Last year, Discovery Bank was the first local bank to offer vertical credit cards.
It’s part of a growing trend among card issuers worldwide, who believe that the vertical orientation fits better with how people handle their cards these days.
Cards originally had a “landscape” orientation because that’s how they were used in old card machines, which required the user to slide the card through a slot.
“(But) think about how you use your card when you make purchases; when you hand over your card to a cashier, tap it to make Contactless payments or dip it into a point-of-sale machine, you’re likely holding it on the short end, vertically”, says Cowyk Fox, an Absa executive.
Supporters of the new card design also contend that most cards fit vertically in wallets and cellphone card holders.
A number of international companies, including Virgin America and the UK’s Starling Bank, have also started to issue vertical cards.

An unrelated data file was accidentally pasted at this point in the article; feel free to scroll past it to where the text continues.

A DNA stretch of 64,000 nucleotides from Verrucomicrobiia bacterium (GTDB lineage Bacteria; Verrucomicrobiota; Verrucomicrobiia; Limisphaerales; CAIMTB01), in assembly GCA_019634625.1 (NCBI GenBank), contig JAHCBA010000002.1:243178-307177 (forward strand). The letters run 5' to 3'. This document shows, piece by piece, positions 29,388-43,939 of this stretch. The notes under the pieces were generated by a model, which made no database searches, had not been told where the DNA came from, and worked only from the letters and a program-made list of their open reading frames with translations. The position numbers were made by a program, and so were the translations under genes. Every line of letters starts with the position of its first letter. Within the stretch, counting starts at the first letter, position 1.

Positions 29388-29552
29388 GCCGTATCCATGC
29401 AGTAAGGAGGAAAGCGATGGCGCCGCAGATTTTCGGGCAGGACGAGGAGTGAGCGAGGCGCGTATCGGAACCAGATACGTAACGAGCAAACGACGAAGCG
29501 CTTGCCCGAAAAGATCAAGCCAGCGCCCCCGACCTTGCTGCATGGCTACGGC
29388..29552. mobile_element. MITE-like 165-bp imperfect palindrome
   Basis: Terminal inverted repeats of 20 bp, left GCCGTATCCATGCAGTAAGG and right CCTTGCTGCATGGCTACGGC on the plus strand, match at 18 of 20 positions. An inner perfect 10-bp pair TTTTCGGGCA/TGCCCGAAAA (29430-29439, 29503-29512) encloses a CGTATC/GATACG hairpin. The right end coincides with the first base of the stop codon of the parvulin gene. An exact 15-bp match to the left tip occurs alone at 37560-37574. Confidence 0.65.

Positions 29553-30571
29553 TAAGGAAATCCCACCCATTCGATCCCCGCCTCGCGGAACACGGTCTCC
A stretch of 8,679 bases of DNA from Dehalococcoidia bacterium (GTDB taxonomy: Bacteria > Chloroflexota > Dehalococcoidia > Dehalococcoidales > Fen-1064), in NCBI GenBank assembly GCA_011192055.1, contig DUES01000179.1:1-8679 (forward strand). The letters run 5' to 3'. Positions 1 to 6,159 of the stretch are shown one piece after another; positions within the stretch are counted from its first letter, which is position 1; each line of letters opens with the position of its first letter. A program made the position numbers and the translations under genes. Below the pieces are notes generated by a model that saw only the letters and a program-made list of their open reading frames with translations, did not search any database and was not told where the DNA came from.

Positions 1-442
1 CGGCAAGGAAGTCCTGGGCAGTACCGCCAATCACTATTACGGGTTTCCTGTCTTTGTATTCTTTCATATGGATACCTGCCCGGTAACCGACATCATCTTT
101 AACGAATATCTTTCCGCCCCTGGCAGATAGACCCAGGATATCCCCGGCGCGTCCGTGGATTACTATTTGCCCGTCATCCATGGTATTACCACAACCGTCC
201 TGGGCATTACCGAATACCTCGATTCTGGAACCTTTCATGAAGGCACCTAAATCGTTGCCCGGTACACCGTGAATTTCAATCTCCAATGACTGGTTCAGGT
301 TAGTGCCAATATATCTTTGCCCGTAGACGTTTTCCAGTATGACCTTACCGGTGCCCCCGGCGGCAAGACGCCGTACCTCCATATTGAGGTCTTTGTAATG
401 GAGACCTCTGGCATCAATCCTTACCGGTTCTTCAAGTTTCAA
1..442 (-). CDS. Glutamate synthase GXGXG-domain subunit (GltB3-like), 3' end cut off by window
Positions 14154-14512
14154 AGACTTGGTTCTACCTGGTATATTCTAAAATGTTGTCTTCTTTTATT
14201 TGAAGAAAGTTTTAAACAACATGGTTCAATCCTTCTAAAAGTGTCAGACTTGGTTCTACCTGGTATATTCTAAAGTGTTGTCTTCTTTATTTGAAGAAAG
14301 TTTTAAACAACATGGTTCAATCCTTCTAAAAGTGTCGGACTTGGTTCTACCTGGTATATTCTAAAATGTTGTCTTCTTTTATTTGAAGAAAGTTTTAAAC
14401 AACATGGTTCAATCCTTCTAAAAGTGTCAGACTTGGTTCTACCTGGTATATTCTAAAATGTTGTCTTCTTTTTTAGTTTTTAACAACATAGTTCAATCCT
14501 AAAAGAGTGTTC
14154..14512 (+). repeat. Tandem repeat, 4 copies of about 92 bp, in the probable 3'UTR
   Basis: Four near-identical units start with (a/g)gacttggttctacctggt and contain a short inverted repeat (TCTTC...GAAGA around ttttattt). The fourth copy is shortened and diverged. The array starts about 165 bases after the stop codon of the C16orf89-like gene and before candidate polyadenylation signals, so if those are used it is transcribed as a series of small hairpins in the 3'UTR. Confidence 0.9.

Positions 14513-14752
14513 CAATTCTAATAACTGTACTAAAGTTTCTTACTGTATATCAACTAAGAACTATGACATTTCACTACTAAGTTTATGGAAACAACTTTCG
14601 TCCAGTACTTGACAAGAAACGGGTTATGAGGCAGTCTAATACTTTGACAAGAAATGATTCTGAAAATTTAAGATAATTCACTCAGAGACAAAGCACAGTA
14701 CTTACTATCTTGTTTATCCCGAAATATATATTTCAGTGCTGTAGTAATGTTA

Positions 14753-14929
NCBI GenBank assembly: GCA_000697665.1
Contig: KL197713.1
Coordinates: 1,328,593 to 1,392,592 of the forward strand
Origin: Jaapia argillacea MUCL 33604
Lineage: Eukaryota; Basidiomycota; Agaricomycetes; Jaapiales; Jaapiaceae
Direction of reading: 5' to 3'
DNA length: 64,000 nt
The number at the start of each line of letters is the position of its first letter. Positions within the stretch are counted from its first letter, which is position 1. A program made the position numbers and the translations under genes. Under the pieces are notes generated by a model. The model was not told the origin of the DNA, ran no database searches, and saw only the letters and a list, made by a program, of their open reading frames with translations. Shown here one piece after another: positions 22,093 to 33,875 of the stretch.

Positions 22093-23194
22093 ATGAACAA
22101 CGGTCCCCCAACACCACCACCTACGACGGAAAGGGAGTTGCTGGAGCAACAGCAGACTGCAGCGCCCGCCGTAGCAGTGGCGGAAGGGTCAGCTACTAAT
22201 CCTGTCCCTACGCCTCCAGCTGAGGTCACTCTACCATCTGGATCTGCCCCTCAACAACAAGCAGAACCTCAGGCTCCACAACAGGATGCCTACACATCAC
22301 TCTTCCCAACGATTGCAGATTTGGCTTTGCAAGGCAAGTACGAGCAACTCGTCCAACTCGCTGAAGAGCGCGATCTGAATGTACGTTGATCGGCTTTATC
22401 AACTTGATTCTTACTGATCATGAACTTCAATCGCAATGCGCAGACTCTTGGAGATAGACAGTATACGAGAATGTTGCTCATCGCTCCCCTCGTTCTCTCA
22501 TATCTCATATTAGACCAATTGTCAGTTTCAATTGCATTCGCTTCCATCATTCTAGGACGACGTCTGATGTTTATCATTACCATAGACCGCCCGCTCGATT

Fox says the imagery on the Absa student credit and debit card is inspired by the aerial view of an urban street after-dark – "the big city, full of possibility".
"It is a scene many of our students are introduced to when commencing with tertiary studies in busy cities throughout South Africa."
Absa debit and credit cards are now easily differentiated by a practical new coloured indicator tab that sticks out whether the card is in a wallet or purse or dipped into a point-of-sale device – white for debit card and red for credit card.
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